may successfully complete after the close() in the second thread.

   Dealing with error returns from close()
       A careful programmer will check the return value of close(),  since  it
       is  quite possible that errors on a previous write(2) operation are re-
       ported only on the final close() that releases the open  file  descrip-
       tion.   Failing  to check the return value when closing a file may lead
       to silent loss of data.  This can especially be observed with  NFS  and
       with disk quota.

       Note, however, that a failure return should be used only for diagnostic
       purposes (i.e., a warning to the application that there  may  still  be
       I/O  pending  or  there  may have been failed I/O) or remedial purposes
       (e.g., writing the file once more or creating a backup).

       Retrying the close() after a failure return is the wrong thing  to  do,
       since this may cause a reused file descriptor from another thread to be
       closed.  This can occur because the Linux kernel  always  releases  the
       file descriptor early in the close operation, freeing it for reuse; the
       steps that may return an error, such as flushing data to the filesystem
       or device, occur only later in the close operation.

       Many  other  implementations similarly always close the file descriptor
       (except in the case of EBADF, meaning that the file descriptor was  in-
       valid)  even  if  they  subsequently  report  an  error  on return from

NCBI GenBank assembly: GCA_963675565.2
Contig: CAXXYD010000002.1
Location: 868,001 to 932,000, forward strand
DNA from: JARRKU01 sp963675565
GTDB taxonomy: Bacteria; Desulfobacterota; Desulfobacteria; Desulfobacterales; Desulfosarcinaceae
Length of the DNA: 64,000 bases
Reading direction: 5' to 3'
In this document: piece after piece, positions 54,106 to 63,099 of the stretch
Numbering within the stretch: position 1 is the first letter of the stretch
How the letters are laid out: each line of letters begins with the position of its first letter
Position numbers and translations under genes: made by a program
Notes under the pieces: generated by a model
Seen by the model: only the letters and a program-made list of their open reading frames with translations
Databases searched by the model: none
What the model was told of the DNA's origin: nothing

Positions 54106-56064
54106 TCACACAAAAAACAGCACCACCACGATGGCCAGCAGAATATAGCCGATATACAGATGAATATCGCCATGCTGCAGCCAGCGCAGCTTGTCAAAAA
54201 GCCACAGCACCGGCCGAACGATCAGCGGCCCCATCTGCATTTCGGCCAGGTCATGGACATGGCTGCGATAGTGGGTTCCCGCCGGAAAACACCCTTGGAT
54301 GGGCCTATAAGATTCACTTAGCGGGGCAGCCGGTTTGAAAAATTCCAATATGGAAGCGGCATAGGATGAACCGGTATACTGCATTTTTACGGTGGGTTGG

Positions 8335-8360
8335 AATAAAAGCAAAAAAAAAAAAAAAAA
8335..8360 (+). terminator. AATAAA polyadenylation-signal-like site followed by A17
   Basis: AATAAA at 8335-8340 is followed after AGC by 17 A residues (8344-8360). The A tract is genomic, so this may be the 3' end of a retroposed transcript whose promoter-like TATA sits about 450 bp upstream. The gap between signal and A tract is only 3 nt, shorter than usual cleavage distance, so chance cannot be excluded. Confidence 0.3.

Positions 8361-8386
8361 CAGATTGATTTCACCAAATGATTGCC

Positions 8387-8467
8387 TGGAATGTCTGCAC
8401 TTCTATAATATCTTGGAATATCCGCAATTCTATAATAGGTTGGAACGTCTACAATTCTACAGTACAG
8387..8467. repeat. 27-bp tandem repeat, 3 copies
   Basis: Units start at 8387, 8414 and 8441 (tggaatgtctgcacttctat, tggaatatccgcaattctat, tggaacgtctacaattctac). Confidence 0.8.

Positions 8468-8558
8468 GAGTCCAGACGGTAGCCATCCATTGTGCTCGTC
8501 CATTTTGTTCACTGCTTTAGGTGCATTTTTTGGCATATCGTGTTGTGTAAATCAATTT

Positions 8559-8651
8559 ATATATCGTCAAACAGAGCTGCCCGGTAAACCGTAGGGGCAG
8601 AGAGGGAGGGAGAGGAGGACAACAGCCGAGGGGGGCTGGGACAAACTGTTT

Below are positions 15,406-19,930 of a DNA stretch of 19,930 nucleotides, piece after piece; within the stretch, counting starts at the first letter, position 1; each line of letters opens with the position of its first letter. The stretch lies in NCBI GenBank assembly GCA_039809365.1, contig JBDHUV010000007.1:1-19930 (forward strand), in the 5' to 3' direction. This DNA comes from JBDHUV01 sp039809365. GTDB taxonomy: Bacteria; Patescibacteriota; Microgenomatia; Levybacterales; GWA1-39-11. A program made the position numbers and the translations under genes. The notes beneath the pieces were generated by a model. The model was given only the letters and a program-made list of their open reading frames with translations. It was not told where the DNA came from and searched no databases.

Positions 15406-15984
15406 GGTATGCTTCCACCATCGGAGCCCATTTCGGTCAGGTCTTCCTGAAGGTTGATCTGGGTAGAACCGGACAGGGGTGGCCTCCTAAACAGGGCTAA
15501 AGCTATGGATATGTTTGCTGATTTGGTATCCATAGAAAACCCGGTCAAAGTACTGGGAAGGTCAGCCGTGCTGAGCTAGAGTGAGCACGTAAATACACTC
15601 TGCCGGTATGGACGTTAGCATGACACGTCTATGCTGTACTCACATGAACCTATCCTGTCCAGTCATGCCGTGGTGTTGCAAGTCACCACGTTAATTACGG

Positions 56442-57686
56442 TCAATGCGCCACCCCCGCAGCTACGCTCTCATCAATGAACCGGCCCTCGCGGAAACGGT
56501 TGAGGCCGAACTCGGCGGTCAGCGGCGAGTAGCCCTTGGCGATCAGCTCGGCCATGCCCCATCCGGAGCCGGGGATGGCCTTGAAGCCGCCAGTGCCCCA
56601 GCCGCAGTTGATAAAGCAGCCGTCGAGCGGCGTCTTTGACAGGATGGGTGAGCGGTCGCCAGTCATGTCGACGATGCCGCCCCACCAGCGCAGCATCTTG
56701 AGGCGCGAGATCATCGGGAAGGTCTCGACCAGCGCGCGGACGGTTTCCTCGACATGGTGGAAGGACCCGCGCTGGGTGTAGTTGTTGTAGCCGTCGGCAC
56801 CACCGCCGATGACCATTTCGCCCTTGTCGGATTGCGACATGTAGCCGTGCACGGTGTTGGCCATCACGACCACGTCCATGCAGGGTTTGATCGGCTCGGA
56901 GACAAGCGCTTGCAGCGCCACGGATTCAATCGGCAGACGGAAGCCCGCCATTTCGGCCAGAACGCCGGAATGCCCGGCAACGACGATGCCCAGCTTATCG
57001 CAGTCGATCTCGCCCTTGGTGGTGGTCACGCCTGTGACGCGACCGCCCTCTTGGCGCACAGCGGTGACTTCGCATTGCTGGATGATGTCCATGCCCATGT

close().  POSIX.1 is currently silent on  this  point,  but  there  are
       plans  to  mandate this behavior in the next major release of the stan-

       A careful programmer who wants to know about  I/O  errors  may  precede
       close() with a call to fsync(2).

       The EINTR error is a somewhat special case.  Regarding the EINTR error,
       POSIX.1-2008 says:

              If close() is interrupted by a signal that is to be  caught,  it
              shall  return -1 with errno set to EINTR and the state of fildes
              is unspecified.

       This permits the behavior that occurs on Linux and many other implemen-
       tations,  where,  as with other errors that may be reported by close(),
       the file descriptor is guaranteed to be closed.  However, it also  per-
       mits  another possibility: that the implementation returns an EINTR er-
       ror and keeps the file descriptor open.  (According to  its  documenta-
       tion,  HP-UX's  close() does this.)  The caller must then once more use
       close() to close the file descriptor, to avoid file  descriptor  leaks.
       This divergence in implementation behaviors provides a difficult hurdle
       for portable applications, since on many implementations, close()  must
       not  be called again after an EINTR error, and on at least one, close()
       must be called again.  There are plans to address  this  conundrum  for
       the next major release of the POSIX.1 standard.

       fcntl(2), fsync(2), open(2), shutdown(2), unlink(2), fclose(3)

       This  page  is  part of release 5.07 of the Linux man-pages project.  A
       description of the project, information about reporting bugs,  and  the
       latest     version     of     this    page,    can    be    found    at

Linux                             2020-06-09                          CLOSE(2)